Inclusion Needs Robust Fintech Ecosystem
Since its inception, the financial technology (fintech) industry has recorded exponential growth rates and helped supporting small business players to drive the country’s economy.
A joint study by the think tank Institute for Development of Economics and Finance (Indef) and the Indonesia Fintech Association (Aftech) launched in August 2018 showed that the industry, directly and indirectly, contributed Rp 25.97 trillion (US$1.8 billion) to Indonesia’s gross domestic product (GDP) annually.
While the figure was still relatively small compared to Indonesia’s total GDP of Rp 14,837.4 trillion last year, fintech firms continue to expand to play an imminent role to reach the previously un-bankable sectors. Fintech services are becoming increasingly popular among customers because of the ease and efficiency that the companies are providing.
In 2018, the amount of loans distributed through peer-to-peer (P2P) lending platforms grew 681.25 percent on-year to Rp 20 trillion while the number of debtors reached 4 million, according to data from the Financial Services Authority (OJK).
In early March, at least 145 P2P lending platforms are in the registration process at the OJK, ready to join 99 fintech companies that have already been licensed by the agency.
Fintech true promise lies in its potential to provide basic banking services including settling payments, sharing risk and allocating capital. The industry is being driven by innovative trading, P2P lenders and payment service providers in addition to conventional financial institutions who are adopting new technologies to strengthen their businesses.
The industry challenges the status quo in the financial services sector and assists groups of unbanked and under-banked individuals as well as small business owners to formally build their credit profile, avoiding the risk of falling victims to deceptive trading practices by loan sharks.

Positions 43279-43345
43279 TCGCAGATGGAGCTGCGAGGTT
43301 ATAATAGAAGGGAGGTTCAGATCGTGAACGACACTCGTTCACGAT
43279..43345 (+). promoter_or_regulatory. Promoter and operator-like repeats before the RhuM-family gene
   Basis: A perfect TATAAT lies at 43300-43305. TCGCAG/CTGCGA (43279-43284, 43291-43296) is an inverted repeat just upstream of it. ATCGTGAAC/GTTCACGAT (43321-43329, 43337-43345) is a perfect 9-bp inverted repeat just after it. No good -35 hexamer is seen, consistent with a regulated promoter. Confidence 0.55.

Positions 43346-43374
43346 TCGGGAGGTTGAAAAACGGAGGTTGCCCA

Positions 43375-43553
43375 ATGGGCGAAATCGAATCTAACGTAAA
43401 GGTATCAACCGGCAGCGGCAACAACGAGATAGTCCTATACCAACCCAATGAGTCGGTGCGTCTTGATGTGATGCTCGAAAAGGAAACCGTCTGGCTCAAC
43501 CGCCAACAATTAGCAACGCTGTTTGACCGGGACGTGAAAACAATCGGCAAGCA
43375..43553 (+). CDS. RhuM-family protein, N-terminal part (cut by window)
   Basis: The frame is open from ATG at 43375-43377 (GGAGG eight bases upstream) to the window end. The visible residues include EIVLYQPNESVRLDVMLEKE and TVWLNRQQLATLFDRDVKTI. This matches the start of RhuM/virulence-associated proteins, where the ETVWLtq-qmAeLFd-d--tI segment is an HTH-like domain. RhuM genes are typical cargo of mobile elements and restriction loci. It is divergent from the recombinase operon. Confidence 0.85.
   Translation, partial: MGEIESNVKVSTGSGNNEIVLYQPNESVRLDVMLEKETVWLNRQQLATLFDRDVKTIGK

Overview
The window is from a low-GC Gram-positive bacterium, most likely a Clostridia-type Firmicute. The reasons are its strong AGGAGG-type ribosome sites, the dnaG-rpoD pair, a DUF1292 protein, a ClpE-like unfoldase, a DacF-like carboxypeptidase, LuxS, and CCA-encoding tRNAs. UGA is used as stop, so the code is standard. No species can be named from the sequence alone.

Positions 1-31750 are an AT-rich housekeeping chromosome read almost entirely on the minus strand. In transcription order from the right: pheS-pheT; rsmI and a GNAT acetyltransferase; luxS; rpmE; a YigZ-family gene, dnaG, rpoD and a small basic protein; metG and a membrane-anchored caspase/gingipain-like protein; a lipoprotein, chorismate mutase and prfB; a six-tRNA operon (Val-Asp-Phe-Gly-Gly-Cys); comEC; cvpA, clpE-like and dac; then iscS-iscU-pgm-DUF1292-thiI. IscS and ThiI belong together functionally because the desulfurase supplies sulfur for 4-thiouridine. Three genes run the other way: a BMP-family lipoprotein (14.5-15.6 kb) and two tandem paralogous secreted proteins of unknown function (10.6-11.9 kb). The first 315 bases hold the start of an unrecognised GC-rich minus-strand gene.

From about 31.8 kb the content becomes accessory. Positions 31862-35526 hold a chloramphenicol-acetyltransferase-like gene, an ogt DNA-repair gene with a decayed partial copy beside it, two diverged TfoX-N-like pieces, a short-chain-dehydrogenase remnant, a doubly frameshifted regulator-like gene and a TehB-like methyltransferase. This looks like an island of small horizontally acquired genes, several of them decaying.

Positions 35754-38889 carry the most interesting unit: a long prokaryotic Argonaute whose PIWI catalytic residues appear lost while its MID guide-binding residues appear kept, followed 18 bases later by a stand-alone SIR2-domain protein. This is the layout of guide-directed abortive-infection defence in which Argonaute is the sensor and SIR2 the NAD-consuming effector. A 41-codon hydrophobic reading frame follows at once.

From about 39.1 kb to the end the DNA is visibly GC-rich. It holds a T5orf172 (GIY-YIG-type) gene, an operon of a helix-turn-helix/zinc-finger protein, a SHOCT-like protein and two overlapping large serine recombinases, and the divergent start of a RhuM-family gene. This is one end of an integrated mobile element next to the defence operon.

In contrary to people’s belief, fintech industry does not stand as the demise of the conventional banking industry. Fintech, on the other hand, complements services provided by conventional banks which face barriers in expanding their businesses, resulting in sluggish loan growth and low financial inclusion rate.
The rapid proliferation of smartphones help provide a more effective way to jumpstart efforts to expand access to financial services for the underserved — those who do not have bank accounts, have never been approved of any loan and continuously being deemed as un-creditworthy by conventional financial institutions.
For greater inclusion, rapid technological innovation and adoption of new data collection and management system play a vital role in building a more equitable financial system that will enable millions of individual customer or owner of small and medium enterprises to unlock their potentials and expand their businesses.
The P2P lending industry, however, could not sustain its growth in an unsupportive environment. While Indonesia’s fintech start-up ecosystem is getting more mature, more needs to be done to allow the industry to continue democratizing financial services and promoting financial inclusion.